With the exception of the scratch-prone piano black trim, the Fusion's panels and materials feel well fitted and well chosen. The base cloth upholstery is comfortable but definitely has an inexpensive look, relieved only by the leather option. Virtually all of surfaces higher up, in the zone where you might touch, are soft, and switchgear operates with precision. Even the doors open and close with a satisfying vibration-free thump.
The new Platinum model has luxury level appointments. It features quilted leather on the seats and door panels, premium Venetian leather on the steering wheel, and leather on the instrument panel, center console, and door armrests.
2017 Ford Fusion
The 2017 Ford Fusion earns some very good crash-test scores, and has some very advanced safety features—on some models.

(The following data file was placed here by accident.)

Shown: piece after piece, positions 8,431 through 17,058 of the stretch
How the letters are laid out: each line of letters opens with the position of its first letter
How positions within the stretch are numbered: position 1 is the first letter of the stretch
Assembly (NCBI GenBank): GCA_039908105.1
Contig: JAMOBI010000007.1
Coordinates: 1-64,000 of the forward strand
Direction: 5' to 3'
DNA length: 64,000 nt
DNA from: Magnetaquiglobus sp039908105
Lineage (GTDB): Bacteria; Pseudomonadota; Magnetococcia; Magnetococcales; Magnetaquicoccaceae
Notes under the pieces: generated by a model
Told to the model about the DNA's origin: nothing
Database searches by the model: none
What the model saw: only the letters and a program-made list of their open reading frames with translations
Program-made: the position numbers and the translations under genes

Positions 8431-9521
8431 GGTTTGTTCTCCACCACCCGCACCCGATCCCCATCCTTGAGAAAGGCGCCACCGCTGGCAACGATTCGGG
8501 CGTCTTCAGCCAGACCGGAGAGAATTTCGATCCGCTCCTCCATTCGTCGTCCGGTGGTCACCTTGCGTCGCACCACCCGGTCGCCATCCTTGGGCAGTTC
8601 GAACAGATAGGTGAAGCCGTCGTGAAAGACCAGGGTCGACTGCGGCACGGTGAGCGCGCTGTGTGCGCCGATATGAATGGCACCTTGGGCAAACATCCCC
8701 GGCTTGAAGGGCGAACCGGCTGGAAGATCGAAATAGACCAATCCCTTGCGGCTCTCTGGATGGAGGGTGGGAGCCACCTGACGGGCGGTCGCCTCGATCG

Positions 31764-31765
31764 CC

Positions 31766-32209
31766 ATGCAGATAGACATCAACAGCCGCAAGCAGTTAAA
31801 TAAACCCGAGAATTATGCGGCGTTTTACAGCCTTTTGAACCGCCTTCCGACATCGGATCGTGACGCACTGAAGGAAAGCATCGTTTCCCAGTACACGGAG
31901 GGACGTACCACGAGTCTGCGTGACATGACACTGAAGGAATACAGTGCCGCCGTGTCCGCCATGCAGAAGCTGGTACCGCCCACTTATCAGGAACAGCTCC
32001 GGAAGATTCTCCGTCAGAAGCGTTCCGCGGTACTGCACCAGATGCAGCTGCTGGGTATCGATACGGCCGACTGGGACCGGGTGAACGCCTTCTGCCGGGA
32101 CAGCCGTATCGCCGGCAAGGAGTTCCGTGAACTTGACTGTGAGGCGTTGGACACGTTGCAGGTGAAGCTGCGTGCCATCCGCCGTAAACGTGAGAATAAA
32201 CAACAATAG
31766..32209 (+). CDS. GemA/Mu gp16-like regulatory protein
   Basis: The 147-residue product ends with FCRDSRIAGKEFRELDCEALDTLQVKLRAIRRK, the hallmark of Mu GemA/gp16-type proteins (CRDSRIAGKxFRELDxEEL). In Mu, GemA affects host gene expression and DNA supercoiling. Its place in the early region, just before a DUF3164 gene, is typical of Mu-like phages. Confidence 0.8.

The Ford Fusion has received very good, but not quite top tier, ratings from both U.S. safety agencies. It also offers good set of standard features and safety options that expands this year. We give it an 8, given that data and technology. (Read more about how we rate cars.)
All Fusion models include active headrests and a rearview camera. Rear parking sensors are an option on the SE and Sport and standard on the Titanium and Platinum. An innovative inflatable rear seat belt system is optional.
In the Titanium, SE, and Sport models model you can add a package to get lane-departure warning and an active lane control system that nudges the car gently back on track if its forward-facing camera detects that it's crossed the lane divider; adaptive cruise control with forward collision warning; blind-spot monitors for the side rearview mirrors, with cross-traffic alerts that make backing out of parking spots a little safer; and active park assist, which dials the car into a parallel spot while you operate the pedals. The adaptive cruise adds stop-and-go capability this year, and the active park assist adds the ability to park itself in perpendicular spots.